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The Times-Delphic

The Student News Site of Drake University

The Times-Delphic

The Student News Site of Drake University

The Times-Delphic

The role player

File photo


When Morgan Reid, a 6-foot sophomore guard from Kansas City, came in as a freshman, she was given ample playing time, but she was timid, and she was afraid to make mistakes.

This year, though, her role on the team changed. This year, Reid became the Bulldogs’ defensive stopper.

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“This year I wanted to focus on helping the team defensively and trying to be a stopper to create some energy,” Reid said. “It was a lot different role than what I was used to. I used to be really tentative and cautious, so [this new role] really helped my confidence.”

Reid averaged 5.9 points a game this season, snatched the ball 37 times, recorded 55 assists and pulled down a total of 175 rebounds, averaging 5.1 per game — the second best on the team next to senior rebounding machine Rachael Hackbarth.

But statistics are only a small window to look through when trying to understand a player’s contributions on the year. Diving for loose balls isn’t tracked, but if it were, Reid would, without question, lead the team.

“I’m always on the floor wrestling for loose balls,” Reid said. “A lot of people buy into that mentally. Doing the small things and working hard on defense, it’s good for the team.”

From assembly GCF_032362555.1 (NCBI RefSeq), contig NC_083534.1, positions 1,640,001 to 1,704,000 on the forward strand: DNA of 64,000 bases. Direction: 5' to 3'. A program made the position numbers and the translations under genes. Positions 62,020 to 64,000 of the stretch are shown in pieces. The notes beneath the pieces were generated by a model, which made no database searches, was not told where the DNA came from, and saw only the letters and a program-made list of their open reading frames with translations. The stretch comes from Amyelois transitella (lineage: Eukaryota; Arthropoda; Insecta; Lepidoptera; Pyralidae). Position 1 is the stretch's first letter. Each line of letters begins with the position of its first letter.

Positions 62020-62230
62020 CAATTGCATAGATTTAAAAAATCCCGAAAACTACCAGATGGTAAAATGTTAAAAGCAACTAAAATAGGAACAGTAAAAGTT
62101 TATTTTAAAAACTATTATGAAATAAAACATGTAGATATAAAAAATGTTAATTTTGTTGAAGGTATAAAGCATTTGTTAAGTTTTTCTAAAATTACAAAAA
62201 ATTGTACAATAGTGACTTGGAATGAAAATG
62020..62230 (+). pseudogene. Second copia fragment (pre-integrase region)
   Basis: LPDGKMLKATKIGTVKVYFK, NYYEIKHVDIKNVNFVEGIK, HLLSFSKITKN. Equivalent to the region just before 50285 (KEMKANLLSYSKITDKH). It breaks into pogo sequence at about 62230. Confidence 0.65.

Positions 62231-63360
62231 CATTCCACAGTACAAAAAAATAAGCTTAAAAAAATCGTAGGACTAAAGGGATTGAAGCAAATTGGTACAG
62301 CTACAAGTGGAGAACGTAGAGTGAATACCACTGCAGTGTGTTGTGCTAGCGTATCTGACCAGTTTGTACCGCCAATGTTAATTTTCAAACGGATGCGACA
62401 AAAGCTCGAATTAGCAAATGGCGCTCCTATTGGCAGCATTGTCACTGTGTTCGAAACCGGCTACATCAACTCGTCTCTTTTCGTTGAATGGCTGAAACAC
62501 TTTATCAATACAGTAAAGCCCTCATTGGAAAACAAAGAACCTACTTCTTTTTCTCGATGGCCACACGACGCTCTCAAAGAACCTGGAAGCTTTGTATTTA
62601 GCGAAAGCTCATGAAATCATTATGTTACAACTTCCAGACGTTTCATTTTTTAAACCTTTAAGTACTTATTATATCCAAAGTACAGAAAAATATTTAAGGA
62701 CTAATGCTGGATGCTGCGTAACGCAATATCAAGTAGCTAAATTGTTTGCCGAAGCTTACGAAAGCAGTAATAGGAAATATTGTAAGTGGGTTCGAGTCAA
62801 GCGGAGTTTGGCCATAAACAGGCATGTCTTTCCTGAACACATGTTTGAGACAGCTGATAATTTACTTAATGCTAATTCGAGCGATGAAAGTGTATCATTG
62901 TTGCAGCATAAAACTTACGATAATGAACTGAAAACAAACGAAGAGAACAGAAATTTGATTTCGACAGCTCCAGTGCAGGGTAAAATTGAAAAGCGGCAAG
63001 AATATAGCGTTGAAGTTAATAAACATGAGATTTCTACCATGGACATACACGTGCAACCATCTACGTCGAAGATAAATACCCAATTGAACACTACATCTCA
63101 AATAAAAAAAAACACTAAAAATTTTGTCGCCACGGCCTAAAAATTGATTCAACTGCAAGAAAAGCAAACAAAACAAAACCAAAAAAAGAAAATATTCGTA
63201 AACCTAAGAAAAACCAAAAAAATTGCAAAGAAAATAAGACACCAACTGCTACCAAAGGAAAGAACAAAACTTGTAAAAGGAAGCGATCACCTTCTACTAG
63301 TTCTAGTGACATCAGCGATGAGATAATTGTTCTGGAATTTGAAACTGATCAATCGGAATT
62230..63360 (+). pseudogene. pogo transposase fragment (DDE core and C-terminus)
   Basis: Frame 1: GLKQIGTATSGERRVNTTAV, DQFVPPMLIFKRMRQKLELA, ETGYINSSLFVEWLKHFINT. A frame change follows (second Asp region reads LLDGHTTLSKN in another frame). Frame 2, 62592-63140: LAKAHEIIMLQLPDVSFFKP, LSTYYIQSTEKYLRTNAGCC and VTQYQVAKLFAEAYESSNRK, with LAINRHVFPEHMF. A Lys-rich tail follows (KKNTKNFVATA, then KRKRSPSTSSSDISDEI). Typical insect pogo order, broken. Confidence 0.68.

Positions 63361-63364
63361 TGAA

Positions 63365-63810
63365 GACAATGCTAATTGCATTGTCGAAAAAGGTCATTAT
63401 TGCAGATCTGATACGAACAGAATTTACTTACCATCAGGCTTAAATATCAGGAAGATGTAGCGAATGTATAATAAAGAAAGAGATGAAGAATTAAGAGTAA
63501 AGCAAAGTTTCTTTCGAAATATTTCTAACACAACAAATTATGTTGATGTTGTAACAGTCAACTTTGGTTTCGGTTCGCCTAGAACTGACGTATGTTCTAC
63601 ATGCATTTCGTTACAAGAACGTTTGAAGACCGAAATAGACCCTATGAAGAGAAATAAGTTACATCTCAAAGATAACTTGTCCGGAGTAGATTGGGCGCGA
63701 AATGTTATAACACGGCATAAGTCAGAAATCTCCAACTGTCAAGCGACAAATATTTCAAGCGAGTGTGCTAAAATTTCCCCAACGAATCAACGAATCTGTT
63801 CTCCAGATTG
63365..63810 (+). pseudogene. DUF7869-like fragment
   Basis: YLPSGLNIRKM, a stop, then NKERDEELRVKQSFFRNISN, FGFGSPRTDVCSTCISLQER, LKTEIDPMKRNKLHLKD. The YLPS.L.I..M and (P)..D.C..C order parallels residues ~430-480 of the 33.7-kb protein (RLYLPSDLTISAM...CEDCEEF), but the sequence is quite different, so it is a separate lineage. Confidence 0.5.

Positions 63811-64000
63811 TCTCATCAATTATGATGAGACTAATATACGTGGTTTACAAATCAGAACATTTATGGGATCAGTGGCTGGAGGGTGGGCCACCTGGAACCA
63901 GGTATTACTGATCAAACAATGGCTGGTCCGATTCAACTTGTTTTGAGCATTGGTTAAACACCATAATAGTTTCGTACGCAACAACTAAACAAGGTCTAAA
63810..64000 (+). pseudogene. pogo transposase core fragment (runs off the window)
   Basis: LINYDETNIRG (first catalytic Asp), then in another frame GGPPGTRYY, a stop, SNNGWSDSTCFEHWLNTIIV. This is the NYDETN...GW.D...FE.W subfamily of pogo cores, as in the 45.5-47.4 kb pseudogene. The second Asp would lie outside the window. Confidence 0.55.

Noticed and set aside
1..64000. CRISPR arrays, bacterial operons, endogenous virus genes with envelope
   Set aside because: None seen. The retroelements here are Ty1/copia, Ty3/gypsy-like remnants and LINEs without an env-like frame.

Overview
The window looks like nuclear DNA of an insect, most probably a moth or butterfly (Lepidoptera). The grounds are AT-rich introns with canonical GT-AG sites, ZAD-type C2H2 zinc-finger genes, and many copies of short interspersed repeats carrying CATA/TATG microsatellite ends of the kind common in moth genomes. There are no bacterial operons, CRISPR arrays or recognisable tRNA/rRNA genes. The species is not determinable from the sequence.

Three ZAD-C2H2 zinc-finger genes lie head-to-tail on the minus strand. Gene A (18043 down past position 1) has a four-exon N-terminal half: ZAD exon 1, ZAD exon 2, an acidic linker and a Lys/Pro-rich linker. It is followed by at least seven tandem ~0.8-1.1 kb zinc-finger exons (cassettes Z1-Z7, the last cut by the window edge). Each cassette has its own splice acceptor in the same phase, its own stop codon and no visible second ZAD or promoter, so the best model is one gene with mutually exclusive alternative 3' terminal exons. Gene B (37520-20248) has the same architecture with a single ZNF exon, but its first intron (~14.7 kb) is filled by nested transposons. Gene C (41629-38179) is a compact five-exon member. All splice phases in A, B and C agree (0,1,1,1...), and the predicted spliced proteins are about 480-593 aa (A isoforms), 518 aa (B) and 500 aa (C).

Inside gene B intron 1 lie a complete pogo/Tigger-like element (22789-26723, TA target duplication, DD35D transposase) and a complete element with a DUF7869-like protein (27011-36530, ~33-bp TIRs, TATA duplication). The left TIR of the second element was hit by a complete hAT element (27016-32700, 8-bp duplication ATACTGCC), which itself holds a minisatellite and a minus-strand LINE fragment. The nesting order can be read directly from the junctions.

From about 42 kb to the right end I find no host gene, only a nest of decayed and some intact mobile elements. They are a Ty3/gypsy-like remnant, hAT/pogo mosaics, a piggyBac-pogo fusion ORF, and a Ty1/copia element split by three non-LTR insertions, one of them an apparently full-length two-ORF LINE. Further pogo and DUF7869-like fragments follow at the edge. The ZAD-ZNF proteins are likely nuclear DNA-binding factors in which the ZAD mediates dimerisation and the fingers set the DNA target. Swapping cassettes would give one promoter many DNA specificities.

Often times Reid found herself assigned the tall task of guarding the opposing team’s best player, whether that’d be a post player or shooting guard. With her height, Reid has always been flexible on defense — able to closely match the height of bigs in the post, but also match the speed guards while defending the perimeter.

“She’s been a huge defensive stopper,” said Hackbarth, team captain for the Bulldogs this season. “She’s had a lot of games where she’s had to take the best player, and that was really key for us.”

The Bulldogs finished 18-16 overall and went 9-9 in conference play. Next season, the women’s team will have a brand new coaching staff.

“Looking back, we always find things that we could’ve done better,” Reid said. “But we made a really good run at the end. There’s a lot to be proud of with our season.”